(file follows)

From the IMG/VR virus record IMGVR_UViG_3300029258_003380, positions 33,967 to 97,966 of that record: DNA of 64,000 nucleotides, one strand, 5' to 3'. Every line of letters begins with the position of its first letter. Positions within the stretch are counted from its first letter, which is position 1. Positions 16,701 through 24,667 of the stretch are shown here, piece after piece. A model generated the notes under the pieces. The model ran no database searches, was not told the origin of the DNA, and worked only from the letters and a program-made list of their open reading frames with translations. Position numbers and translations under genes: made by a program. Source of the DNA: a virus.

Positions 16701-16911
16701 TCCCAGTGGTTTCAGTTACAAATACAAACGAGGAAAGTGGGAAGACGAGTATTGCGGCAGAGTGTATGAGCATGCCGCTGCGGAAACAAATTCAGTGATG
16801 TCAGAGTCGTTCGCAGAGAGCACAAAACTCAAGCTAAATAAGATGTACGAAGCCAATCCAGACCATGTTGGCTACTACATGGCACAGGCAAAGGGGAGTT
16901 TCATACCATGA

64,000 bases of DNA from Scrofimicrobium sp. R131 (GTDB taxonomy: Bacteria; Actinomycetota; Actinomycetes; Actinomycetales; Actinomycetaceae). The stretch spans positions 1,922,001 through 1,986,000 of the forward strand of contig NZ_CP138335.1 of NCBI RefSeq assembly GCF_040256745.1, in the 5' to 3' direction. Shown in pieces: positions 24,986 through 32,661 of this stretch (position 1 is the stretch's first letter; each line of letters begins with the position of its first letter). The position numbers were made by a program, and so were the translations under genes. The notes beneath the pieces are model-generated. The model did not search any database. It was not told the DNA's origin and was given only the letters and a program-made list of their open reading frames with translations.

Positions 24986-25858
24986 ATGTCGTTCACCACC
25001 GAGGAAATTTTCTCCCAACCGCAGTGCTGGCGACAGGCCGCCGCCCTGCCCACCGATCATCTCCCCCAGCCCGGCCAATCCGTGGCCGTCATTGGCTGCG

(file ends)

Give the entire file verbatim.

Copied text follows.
From the IMG/VR virus record IMGVR_UViG_3300029258_003380, positions 33,967 to 97,966 of that record: DNA of 64,000 nucleotides, one strand, 5' to 3'. Every line of letters begins with the position of its first letter. Positions within the stretch are counted from its first letter, which is position 1. Positions 16,701 through 24,667 of the stretch are shown here, piece after piece. A model generated the notes under the pieces. The model ran no database searches, was not told the origin of the DNA, and worked only from the letters and a program-made list of their open reading frames with translations. Position numbers and translations under genes: made by a program. Source of the DNA: a virus.

Positions 16701-16911
16701 TCCCAGTGGTTTCAGTTACAAATACAAACGAGGAAAGTGGGAAGACGAGTATTGCGGCAGAGTGTATGAGCATGCCGCTGCGGAAACAAATTCAGTGATG
16801 TCAGAGTCGTTCGCAGAGAGCACAAAACTCAAGCTAAATAAGATGTACGAAGCCAATCCAGACCATGTTGGCTACTACATGGCACAGGCAAAGGGGAGTT
16901 TCATACCATGA

64,000 bases of DNA from Scrofimicrobium sp. R131 (GTDB taxonomy: Bacteria; Actinomycetota; Actinomycetes; Actinomycetales; Actinomycetaceae). The stretch spans positions 1,922,001 through 1,986,000 of the forward strand of contig NZ_CP138335.1 of NCBI RefSeq assembly GCF_040256745.1, in the 5' to 3' direction. Shown in pieces: positions 24,986 through 32,661 of this stretch (position 1 is the stretch's first letter; each line of letters begins with the position of its first letter). The position numbers were made by a program, and so were the translations under genes. The notes beneath the pieces are model-generated. The model did not search any database. It was not told the DNA's origin and was given only the letters and a program-made list of their open reading frames with translations.

Positions 24986-25858
24986 ATGTCGTTCACCACC
25001 GAGGAAATTTTCTCCCAACCGCAGTGCTGGCGACAGGCCGCCGCCCTGCCCACCGATCATCTCCCCCAGCCCGGCCAATCCGTGGCCGTCATTGGCTGCG